If you don’t care about the criminal justice system, just wait until the criminal justice system cares about you or someone you love. An estimated 70 million to 100 million Americans – roughly 1 in 3 – have a criminal record and many, like former President Donald Trump, are at the mercy of acrimonious justice.

Any law officer or prosecutor can target an individual, search the books containing hundreds of thousands of crimes, and pin any handful of offenses on them. Tee that up with an unscrupulous judge, and any one of us could be convicted of a crime.

Plenty of prosecutors are as bad as Manhattan District Attorney Alvin Bragg, but I blame New York Supreme Court Judge Juan Merchan, who didn’t just put his thumb on the scale of justice, he sat on it for the whole world to see.

It was 180 degrees from our constitutional and due process protections, the presumption of innocence, and the standard practice of almost all judges who afford defendants wide latitude to attack the prosecution, expose abuse and corruption, and fully present exonerating evidence.

In my 25-plus year career as an attorney in the criminal justice system, I’ve witnessed our broken criminal justice system get it wrong. Indeed, even when all parties check their biases and fulfill their roles in good faith as prosecutor, judge and jury, a verdict of guilty does not always mean the convicted is a criminal.

Post-conviction exonerations tell us greater than 4-10% of convictions were wrongful. And if a defendant chooses to exercise his constitutional right to a trial by jury, the sentences imposed can be exponentially higher due to prosecutorial discretion and vindictive judges.

Simply put, when prosecutors abuse their power and judges don’t serve as a check on such abuse, our criminal justice system is set up to get it wrong in every such case.

Last week’s guilty verdict against a U.S. president was unprecedented, but it was the unabashed biases and maneuvers in the courtroom that rocked our legal community on both sides of the aisle.

Even CNN’s senior legal analyst Elie Honig wrote in New York magazine that the case was an “ill-conceived, unjustified mess.” He says prosecutors “contorted the law in an unprecedented manner in their quest to snare their prey” in a “Frankenstein case cobbled together with ill-fitting parts… that just might ultimately turn on its creator.”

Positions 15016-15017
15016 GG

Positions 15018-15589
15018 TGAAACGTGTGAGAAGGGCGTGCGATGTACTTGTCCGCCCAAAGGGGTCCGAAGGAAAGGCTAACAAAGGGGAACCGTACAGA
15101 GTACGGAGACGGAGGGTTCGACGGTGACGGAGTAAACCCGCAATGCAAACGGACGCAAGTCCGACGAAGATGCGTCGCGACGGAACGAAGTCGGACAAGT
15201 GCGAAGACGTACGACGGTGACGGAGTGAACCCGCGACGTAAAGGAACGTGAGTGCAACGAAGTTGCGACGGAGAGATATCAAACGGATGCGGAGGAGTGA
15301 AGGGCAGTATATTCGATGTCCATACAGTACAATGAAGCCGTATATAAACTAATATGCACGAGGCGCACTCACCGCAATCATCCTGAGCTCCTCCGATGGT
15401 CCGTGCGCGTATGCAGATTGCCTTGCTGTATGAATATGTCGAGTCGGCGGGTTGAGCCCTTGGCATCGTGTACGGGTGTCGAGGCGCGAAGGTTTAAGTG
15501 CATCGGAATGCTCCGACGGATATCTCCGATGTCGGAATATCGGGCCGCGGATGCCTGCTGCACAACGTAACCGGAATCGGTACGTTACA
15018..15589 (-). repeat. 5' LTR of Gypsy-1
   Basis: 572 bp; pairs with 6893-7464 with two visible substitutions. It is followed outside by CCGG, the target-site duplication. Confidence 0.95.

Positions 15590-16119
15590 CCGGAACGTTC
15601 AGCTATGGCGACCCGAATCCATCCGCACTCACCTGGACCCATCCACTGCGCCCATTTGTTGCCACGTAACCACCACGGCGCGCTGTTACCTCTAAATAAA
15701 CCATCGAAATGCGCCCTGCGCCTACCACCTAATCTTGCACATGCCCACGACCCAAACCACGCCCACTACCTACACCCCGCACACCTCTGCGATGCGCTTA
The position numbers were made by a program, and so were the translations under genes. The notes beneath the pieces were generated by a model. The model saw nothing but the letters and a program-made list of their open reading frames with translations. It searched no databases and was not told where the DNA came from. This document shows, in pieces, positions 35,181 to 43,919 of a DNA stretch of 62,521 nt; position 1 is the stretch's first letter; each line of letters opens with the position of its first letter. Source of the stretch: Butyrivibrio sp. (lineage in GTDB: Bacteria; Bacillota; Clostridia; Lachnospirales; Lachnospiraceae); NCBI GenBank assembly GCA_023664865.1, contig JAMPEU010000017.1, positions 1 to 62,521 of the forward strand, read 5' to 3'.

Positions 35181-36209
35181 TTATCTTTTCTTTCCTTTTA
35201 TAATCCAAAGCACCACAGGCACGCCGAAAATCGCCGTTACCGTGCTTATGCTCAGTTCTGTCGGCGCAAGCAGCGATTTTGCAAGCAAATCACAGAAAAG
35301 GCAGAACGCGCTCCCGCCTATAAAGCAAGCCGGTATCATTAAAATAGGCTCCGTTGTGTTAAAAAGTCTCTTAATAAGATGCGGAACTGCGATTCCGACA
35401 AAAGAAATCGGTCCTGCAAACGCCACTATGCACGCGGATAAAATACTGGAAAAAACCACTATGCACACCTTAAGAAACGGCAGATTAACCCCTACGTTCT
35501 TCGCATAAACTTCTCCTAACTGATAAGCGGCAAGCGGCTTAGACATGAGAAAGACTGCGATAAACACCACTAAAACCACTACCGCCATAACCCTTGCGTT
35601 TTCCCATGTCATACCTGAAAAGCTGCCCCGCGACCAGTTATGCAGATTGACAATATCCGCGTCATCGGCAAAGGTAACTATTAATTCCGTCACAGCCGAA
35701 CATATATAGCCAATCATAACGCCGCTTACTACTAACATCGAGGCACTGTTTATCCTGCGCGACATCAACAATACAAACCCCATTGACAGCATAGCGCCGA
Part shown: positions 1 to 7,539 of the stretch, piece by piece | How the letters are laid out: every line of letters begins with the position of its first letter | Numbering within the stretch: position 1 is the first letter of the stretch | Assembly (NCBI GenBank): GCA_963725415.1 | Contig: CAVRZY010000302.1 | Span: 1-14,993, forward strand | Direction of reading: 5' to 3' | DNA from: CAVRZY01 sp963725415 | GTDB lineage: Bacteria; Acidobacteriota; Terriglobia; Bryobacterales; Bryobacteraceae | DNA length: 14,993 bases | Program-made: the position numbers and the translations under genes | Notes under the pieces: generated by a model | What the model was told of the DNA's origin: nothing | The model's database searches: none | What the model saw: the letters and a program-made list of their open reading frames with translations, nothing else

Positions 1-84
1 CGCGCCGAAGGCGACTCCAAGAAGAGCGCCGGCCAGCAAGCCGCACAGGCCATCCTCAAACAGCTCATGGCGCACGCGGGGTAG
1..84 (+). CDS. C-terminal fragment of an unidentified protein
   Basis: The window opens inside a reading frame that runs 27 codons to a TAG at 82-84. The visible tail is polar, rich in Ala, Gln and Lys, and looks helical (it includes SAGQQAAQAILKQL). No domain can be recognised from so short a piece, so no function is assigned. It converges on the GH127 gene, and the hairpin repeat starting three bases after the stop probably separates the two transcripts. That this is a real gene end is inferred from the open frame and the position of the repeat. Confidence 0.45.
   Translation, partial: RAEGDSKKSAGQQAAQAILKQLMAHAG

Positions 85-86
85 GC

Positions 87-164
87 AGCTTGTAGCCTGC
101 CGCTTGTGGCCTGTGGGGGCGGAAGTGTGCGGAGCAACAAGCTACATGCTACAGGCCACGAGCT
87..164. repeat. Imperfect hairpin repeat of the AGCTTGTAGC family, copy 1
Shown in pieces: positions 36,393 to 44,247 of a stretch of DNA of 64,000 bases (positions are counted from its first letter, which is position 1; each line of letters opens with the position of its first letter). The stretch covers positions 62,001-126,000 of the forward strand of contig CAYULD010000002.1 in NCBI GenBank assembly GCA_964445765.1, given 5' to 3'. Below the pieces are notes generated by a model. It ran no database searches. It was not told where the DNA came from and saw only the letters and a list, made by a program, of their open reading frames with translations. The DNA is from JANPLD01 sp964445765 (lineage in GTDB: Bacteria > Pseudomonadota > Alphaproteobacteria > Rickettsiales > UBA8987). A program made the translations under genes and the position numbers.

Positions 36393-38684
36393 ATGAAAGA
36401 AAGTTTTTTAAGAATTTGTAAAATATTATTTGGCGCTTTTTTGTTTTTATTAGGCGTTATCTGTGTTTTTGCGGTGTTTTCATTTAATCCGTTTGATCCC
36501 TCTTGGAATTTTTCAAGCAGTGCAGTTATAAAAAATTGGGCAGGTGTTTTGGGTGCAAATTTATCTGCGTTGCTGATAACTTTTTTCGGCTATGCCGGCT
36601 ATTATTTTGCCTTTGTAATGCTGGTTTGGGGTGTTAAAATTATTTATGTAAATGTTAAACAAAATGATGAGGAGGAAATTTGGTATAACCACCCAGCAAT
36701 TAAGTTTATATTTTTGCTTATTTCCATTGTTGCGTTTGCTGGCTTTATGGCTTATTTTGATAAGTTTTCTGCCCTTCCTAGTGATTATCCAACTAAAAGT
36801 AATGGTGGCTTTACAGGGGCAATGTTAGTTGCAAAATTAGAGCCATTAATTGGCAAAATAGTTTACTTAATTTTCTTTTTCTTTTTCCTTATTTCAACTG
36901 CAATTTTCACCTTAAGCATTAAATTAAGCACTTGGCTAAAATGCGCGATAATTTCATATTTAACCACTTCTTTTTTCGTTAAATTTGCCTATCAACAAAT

Therein lies the ominous net that’s been cast on all Americans.

Some prosecutors and judges might see this as a new path forward. Sitting judges and prosecutors may feel more emboldened. Politics is quickly taking over any fidelity to the Constitution or the rule of law. If you’re in opposition to the party in power, the criminal justice system can and likely will be weaponized against you.

The hallmark of fairness in the administration of justice is consistency, and yet this principle can easily be lost when there are too many federal, state and local laws to keep track of or even understand. It’s estimated the average American commits three felonies a day. Show me almost any individual, and I can find a crime and prosecute them for it.

Overcriminalization and weaponization should offend both sides of the aisle, and until those who abuse our criminal justice system find themselves in the crosshairs with convicted felonies and jail time, it won’t stop.

The peak of overcriminalization is worsened by this heightened political environment we’re living in. Politics has traditionally been confined to the halls of Congress, but President Trump’s illegitimate conviction illustrates that it may become just as commonplace in the halls of justice.

The greatest nation in the world is only number one in a single category: the United States incarcerates more people per capita than any other country. We must stop weaponizing the law, hold our legal system more accountable, and demand transparency at every step of the criminal justice process.

Put your politics aside. Whether you like or dislike Donald Trump, is there any American that can honestly say this evolution of our criminal justice system is a good thing? We must stop placating judicial abuse and corruption or any one of us could be met with brute political and legal warfare by those in power.